Chop Chae (Jap Chae / Chap Chae) – Korean Noodles With Vegetables and Beef

Hisa and I are moving out of our apartment in less than a month!

The final countdown has begun!

*cue music*

Ba da da duuun

Ba da da da dun

Ba da da duuuun

Ba da da da da da

duuuun da da duuuuuun da da duuuuuun da da da da da da duuuuuuuuun da di da di duuuuuuuuun

Ah, sorry. I love that song though.

So we’re moving out of our apartment in less than a month. I’ve been trying to gradually get rid of things as it gets closer. Getting rid of things in Japan is not that simple though. You can’t just donate stuff to Goodwill (no such place around here), and you definitely can’t just throw stuff away.

Well, let me rephrase that. You can throw things away, but it takes careful planning and thought. All trash has to be separated according to the city’s standards and thrown away in the proper manner on the proper day.

If the trash is large (there’s specific measurements as to what qualifies), then it automatically becomes “over-sized trash”. For over-size trash you have to buy a special stamp (usually costing either 400 yen or 800 yen, about $4 or $8) to put on the item when you throw it away, call the city trash division, and make an appointment for them to come pick it up. Needless to say, over-sized trash is a bit of a pain in the butt.

I’ve been figuring out what needs to be thrown away and when, trying to sell other things, and figuring out what food we have a lot of that needs to be eaten/used before we leave.

For some unknown reason, we have a lot of noodles. Mainly Japanese somen and soba noodles (although we also have some Thai rice noodles). I’ve been trying to think of interesting recipes that I can use them for other than the basic cold soba/somen and hot soba in soup. It’s too chilly for the basic cold noodles, and although soba noodles in hot soup is good, honestly, I’m not a huge fan. So I’ve been improvising a bit.

I was searching online yesterday for interesting noodle recipes, and came across chop chae (also called jap chae), a Korean noodle dish with vegetables and beef. I love chop chae, but I haven’t had it in years, so I decided spur of the moment to make it for dinner last night.

Now if you know what chop chae is you might be thinking, “But wait! Chop chae involves neither somen nor soba!”. My answer to you would be yes, friend, this is true. But that’s what improvising is all about!

Chop chae uses cellophane noodles (also called glass noodles), which are made from sweet potatoes and turn clear when you cook them.

I used somen. Because I have a lot of somen. So there!

I also didn’t have any mushrooms or spinach (common ingredients for chop chae), and instead used Chinese cabbage (hakusai in Japanese). It still tasted great!

If you make chop chae, your noodles will be cellophane noodles and clear looking, unlike my somen noodles here. Or you can be cool like me and make it with somen!

I went a little crazy with the sesame seeds on top, but I just really like sesame seeds. Don’t hate.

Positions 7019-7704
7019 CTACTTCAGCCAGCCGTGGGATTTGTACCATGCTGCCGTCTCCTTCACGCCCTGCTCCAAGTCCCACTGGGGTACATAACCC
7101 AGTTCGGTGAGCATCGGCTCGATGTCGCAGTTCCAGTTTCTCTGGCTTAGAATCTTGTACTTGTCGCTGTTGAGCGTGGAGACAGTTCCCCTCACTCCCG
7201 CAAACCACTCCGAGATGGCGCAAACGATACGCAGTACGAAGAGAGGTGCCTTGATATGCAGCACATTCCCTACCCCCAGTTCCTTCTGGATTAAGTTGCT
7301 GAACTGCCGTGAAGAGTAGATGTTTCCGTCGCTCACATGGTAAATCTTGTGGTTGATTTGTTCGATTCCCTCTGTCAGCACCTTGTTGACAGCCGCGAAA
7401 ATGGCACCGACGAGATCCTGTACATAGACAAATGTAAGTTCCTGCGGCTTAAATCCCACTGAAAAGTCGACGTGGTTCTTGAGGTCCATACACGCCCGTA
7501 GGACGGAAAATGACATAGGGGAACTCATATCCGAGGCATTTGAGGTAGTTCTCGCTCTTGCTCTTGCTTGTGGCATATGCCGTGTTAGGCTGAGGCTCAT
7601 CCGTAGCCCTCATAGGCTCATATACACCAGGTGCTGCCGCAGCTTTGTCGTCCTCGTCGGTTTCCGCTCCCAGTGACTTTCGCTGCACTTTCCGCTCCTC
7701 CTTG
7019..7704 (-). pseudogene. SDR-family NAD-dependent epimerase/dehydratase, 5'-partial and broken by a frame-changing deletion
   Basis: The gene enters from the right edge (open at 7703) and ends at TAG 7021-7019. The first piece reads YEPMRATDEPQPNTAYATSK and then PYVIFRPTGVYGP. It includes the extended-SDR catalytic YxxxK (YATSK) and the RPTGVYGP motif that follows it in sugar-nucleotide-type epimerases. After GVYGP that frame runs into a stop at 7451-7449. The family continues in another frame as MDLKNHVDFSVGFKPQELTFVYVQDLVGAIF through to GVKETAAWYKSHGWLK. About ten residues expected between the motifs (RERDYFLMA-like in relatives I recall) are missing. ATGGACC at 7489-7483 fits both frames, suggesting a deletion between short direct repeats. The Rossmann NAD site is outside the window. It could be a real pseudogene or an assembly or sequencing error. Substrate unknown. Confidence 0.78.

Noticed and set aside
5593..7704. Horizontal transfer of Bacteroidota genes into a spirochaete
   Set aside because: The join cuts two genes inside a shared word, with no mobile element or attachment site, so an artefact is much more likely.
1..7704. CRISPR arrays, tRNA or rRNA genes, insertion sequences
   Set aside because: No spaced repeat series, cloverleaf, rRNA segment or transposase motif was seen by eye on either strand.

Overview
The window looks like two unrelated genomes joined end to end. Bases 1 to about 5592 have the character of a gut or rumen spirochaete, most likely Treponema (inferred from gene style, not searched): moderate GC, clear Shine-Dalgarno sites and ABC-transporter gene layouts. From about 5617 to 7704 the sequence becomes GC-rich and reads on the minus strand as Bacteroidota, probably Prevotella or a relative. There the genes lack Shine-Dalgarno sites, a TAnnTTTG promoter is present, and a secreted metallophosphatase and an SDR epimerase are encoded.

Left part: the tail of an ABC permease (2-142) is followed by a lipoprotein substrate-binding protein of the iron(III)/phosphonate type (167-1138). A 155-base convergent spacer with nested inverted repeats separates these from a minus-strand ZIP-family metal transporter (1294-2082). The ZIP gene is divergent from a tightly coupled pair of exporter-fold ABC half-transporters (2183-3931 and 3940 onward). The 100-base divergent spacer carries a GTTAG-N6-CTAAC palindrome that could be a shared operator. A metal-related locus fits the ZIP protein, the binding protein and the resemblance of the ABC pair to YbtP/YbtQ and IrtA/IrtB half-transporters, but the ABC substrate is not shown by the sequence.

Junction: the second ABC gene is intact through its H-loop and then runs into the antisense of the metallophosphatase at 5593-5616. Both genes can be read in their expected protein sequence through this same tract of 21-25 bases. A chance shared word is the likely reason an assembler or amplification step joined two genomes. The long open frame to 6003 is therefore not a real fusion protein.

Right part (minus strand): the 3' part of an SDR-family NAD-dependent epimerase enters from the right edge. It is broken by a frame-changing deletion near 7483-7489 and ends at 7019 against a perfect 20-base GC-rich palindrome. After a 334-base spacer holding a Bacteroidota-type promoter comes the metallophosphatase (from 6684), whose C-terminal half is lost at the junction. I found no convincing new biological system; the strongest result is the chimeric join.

Chop Chae (Jap Chae)

(serves 2 – 3 as a main dish)

  • About 250 – 300 grams cellophane noodles
  • 2 Tbsp. sesame oil, divided
  • 1 Tbsp. cooking sake
  • 1 Tbsp. sweet cooking sake (mirin)
  • 4 Tbsp. soy sauce, divided
  • 3 Tbsp. sugar
  • Olive oil
  • 1/2 lb. thinly sliced beef
  • 2 eggs, beaten
  • 1/2 large onion, chopped
  • 1 carrot, cut into matchsticks
  • 2 c. fresh spinach, chopped
  • 3 – 4 shiitake mushrooms, stems removed and thinly sliced
  • 3 garlic cloves, minced
  • 2 green onions, thinly sliced (or half of one Japanese negi)
  • 2 Tbsp. toasted sesame seeds
  1. Mix cooking sake, mirin, and 1 Tbsp. soy sauce in a bowl. Add beef and mix so that beef is coated. Set aside and let marinade.
  2. In a large pot of boiling water, cook cellophane noodles according to package instructions. Drain and rinse noodles, mix with 1 Tbsp. sesame oil in a bowl, and set aside.
  3. Heat a little oil in a skillet over medium heat. Pour beaten eggs into pan and cook until egg is solid, without scrambling/stirring. Place egg onto cutting board and cut into thin strips. Set aside.
  4. Add a little more oil to skillet. Add onion, carrot, and mushrooms, and cook until tender, about 10 minutes. Remove from pan and set aside.
  5. Add beef to skillet and cook until brown. When beef is almost completely browned, add green onion, garlic, and spinach. Cook for another 3 – 4 minutes.
  6. Add remaining 3 Tbsp. of soy sauce, and sugar, and mix. Continue cooking for 1 – 2 more minutes.
  7. Add egg, vegetable mixture, noodles, and remaining 1 Tbsp. sesame oil to skillet. Mix everything so that noddles and vegetables are well coated with sauce and heated through. Serve with sesame seeds sprinkled on top.

I served my chop chae with a spicy Korean vegetable soup.



October 20, 2011 at 11:10 am Leave a comment

About Me

My name is Rachel. I'm a small-town girl born and raised in Oklahoma, currently living in Japan, who likes cooking, baking, reading, working out, and traveling. Join me in my culinary adventures, my domestic doings, and the story of my life, one day at a time.